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Mar 08

Health Foods A-Z: Cauliflower

Third in the series following Avocados and Broccoli, is Cauliflower. This is a great ingredient for your kitchen. It appears similar to broccoli, and is very versatile in terms of preparations. You can have it raw, boiled, fried, steamed, baked, in salads and entrées.

Its nutritive value is similar to broccoli, though broccoli has several nutrients that cauliflower doesn’t. Broccoli is higher in fat and carbohydrates as compared to cauliflower, broccoli has more protein, vitamins and minerals. Broccoli has a significant amount of magnesium, iron and calcium, that are in insignificant amounts in cauliflower.

Cauliflower is found in white, orange, green and purple variants. The white variant is the most popular, though the other variants have their own nutritive advantages.

Cauliflower: Bundle of nutrients

When buying cauliflower, make sure it is compact and white, and has no dark spots or mildew. Also, its leaves should be straight and firm. If there are dark spots or the leaves look like they are dying, the cauliflower will probably not last too long. For storing, it should be kept in a perforated plastic bag in the fridge, and should be good for 5-7 days. Do not wash before storing in the refrigerator. This will help it to spoil sooner.

It is rich in vitamins, and contains several nutrients that help fight prostate, colon, ovarian and cervical cancers. It is also an excellent source of antioxidants.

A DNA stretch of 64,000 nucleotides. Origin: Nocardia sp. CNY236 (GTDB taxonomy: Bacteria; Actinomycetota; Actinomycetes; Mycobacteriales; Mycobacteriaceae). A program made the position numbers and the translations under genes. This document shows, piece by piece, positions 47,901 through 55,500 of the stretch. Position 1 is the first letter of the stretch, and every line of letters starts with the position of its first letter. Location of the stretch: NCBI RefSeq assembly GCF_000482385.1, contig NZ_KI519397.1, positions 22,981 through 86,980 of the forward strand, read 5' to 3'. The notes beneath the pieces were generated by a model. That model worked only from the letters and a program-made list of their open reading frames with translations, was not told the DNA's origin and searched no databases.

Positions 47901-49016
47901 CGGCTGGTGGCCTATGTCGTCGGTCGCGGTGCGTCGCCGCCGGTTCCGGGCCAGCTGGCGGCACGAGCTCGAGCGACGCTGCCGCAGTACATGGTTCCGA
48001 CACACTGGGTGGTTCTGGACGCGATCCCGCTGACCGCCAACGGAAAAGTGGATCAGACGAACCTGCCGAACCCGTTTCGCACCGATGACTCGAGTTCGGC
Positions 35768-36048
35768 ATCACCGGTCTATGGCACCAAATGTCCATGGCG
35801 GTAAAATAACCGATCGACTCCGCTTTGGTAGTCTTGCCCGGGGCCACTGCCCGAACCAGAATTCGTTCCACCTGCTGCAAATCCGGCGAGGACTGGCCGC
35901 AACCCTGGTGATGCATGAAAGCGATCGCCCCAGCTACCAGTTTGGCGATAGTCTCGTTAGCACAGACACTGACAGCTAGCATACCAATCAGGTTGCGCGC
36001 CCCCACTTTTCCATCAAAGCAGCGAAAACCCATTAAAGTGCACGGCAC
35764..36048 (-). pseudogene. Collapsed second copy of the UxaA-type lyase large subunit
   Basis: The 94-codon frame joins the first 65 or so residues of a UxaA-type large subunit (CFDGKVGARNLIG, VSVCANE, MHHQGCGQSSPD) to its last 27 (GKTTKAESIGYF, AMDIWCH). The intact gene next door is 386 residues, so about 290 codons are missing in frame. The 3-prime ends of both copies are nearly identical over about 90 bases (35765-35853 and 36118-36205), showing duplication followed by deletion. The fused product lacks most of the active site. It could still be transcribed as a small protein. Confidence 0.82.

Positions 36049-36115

A low calorie, low fat and low cholesterol vegetable, it is high in dietary fiber, folate and has anti-bacterial and anti-viral properties. Its a great vegetable when you want to go on a diet, or just manage your weight.

When raw, it is an excellent source of vitamin C, that helps boost the immune system, and helps fight infections and cancers. It is also a great source of B vitamins as well as vitamin K.

Apart from all the nutrients mentioned above, it also provides minerals such as manganese, copper, iron, calcium and potassium.

Also, the stalks of cauliflower can be just as nutritious as the florets. Even the leaves are edible and  are an excellent source of nutrition.

Much like broccoli, it loses its nutrition when boiled. Thus, it is best to sauté it in an open pan to prevent loss of nutrition. Cauliflower can be made in an Indian-Chinese preparation called Gobi Manchurian, which is pretty good. You can also use cauliflower in the broccoli recipe I provided in my previous post, or the recipe I provide below.

I use a simple recipe called aloo gobi, or cauliflower with potatoes. It is a quick and easy recipe and is very tasty. The dish can be had with Indian bread, or roti. Yogurt chutney or raita also goes very well with this dish.

Ingredients:

2 tbsp. oil

1 tsp cumin seeds

1 medium onion, finely chopped

1 cup potatoes, chopped

1 cup cauliflower, chopped (you can use the stalks along with the florets, if you like. Just wash and chop them along with the florets. There is a separate recipe for just the stalks as well.)

1/4 tsp turmeric

1 tsp salt or to taste

1/2 tsp red chilly powder

1 tbsp. coriander powder

Chopped coriander leaves, to garnish

 

Method

Heat oil in a pan. Once the oil is hot, add the cumin seeds. Wait for the cumin seeds to sizzle, and then add the onions. Sauté and wait for the onions to brown. Once the onions are done, add the potatoes and cauliflower. Add salt, turmeric, chilly powder and coriander powder. Mix well. Cover and cook for 10 minutes, stirring occasionally. The dish is ready when the potatoes are soft. Do a taste test before removing the dish from the heat. Once done, serve hot and garnish with chopped coriander leaves.

Coming up: Dates

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